More importantly, just as with wins, hours billed includes no measurement of work quality. Sure, there will often be some correlation. A lawyer who does good work will get more work assigned to her. (It’s a pie-eating contest, where the winner gets more pie.) But correlation is not causation, and the gross number of hours billed reflects nothing about the quality of the work from the client’s point of view.
It’s worse in small firms. I remember that as a junior associate, I was a little embarrassed when discussing hours with my classmates who had gone into Biglaw. Many of them would be bragging about having billed 2,200 or 2,300 hours (they’d be pretending to complain, but it was like they were showing scars from the war or something). Eventually, someone would ask me, and I’d have to mumble “1,300 hours.” Then they’d roll their eyes and say something about the easy life of a small-firm lawyer.
But it was apples and oranges. In a small firm, hours are very different. For example, in 17 years of practicing in small firms, I have never had the use of a legal secretary or paralegal. So think of all the things that your legal secretaries and paralegals have done for you in your large-firm practice, and then imagine doing them yourself. And often not billing those hours.
Plus as a junior-level small-firm lawyer, I spent more time dealing directly with clients than my Biglaw peers who were busy doing document review and legal research. Many of those client hours had to be written off as business development or client-relationship time. They were valuable hours, but they did not go toward my win totals.
Look, this is not my usual rant against billing by the hour. Lawyers by their nature like to be precise and like to keep score. We try to measure things so that we can manage them. The problem is that we end up measuring the wrong things.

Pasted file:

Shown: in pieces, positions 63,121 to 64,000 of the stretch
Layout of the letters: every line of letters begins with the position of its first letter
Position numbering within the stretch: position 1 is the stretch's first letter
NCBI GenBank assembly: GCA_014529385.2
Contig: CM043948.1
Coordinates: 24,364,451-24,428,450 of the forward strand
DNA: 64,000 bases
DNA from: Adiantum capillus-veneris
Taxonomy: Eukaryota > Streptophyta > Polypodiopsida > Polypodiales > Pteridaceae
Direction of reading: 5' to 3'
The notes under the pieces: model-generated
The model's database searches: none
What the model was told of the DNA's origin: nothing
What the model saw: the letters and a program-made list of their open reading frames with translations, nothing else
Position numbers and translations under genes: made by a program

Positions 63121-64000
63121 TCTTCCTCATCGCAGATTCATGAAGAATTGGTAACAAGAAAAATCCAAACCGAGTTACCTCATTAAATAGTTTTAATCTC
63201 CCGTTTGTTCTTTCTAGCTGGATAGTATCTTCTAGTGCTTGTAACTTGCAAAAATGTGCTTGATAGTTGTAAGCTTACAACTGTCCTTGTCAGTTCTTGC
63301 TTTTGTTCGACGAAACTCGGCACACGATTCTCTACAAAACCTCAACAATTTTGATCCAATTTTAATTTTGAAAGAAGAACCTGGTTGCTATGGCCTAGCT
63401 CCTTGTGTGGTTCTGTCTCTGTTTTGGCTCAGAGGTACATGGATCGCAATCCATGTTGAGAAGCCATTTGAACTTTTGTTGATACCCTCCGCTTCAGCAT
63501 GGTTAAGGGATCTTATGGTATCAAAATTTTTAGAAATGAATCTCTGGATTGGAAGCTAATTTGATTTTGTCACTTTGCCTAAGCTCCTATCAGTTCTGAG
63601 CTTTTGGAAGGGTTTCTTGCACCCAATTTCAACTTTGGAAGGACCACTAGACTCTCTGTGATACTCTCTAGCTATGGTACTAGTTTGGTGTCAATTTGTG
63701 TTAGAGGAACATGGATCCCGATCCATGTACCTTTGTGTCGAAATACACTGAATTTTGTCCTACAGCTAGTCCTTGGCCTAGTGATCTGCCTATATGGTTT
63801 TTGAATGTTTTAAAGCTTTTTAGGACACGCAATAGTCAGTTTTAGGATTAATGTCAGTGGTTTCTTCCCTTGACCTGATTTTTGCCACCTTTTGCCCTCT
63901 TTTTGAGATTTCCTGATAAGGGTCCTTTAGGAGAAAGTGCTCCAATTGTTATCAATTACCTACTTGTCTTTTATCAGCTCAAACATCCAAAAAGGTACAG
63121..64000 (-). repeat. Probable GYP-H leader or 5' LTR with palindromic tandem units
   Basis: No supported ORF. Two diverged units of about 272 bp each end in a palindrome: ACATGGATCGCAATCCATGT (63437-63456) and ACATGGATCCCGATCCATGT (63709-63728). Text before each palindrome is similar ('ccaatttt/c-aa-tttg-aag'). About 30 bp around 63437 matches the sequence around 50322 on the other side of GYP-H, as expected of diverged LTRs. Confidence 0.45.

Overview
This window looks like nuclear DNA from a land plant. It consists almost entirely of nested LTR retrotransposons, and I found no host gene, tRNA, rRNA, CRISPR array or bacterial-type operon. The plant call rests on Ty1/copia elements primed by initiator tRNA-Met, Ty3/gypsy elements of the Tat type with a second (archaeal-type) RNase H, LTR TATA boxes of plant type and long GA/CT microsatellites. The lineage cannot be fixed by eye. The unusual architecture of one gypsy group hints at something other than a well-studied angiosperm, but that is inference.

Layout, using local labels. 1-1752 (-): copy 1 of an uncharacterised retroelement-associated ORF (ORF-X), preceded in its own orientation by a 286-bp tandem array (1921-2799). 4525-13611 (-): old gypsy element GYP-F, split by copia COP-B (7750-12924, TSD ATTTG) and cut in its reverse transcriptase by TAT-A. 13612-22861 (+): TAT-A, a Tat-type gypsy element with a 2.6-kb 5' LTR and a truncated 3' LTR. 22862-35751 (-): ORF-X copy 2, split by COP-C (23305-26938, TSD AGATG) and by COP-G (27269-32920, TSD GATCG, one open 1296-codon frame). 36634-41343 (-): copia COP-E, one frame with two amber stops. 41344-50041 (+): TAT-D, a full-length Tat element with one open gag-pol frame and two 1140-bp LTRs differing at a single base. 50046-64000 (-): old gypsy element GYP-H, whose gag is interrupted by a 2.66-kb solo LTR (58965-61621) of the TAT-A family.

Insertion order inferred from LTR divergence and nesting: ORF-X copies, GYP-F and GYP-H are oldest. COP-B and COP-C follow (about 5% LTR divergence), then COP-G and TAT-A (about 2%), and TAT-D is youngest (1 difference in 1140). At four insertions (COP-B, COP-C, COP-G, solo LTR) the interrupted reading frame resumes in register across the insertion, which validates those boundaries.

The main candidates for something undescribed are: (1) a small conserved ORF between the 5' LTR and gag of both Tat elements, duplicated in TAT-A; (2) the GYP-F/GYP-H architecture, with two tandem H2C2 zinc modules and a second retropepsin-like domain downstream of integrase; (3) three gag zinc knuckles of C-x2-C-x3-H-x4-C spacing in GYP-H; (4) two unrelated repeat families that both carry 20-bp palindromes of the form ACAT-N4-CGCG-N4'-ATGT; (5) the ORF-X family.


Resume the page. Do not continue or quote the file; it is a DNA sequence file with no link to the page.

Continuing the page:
So what can small firms do to measure lawyers’ performance instead of just toting up hours? Value-pricing guru Ron Baker has an entire book devoted to key predictive indicators, or KPIs: Measure What Matters to Customers: Using Key Predictive Indicators (affiliate link). In it, Ron talks about the sort of KPIs that law firms could use, such as turnaround time (which is basically the opposite of billable hours, if you think about it), innovation sales (selling new services), customer loyalty (retention rates), share of customer wallet, and others. You could learn a lot from Baker about how to run your law firm better.
With a little thought, you could easily come up with metrics to measure the quality of lawyers’ contributions rather than just their lawyerly win totals.
Now, please excuse me. I have to go to the comment section and have Yankees fans throw batteries at me.
Jay runs Prefix, LLC, a firm that helps lawyers learn how to value and price legal services. Jay Shepherd also spent 13 years running the Boston management-side employment-law boutique Shepherd Law Group. He writes the ABA Blawg 100 honoree The Client Revolution, which focuses on reinventing the business of law, and Gruntled Employees, a workplace blog. Follow Jay on Twitter at @jayshep, or email him at firstname.lastname@example.org.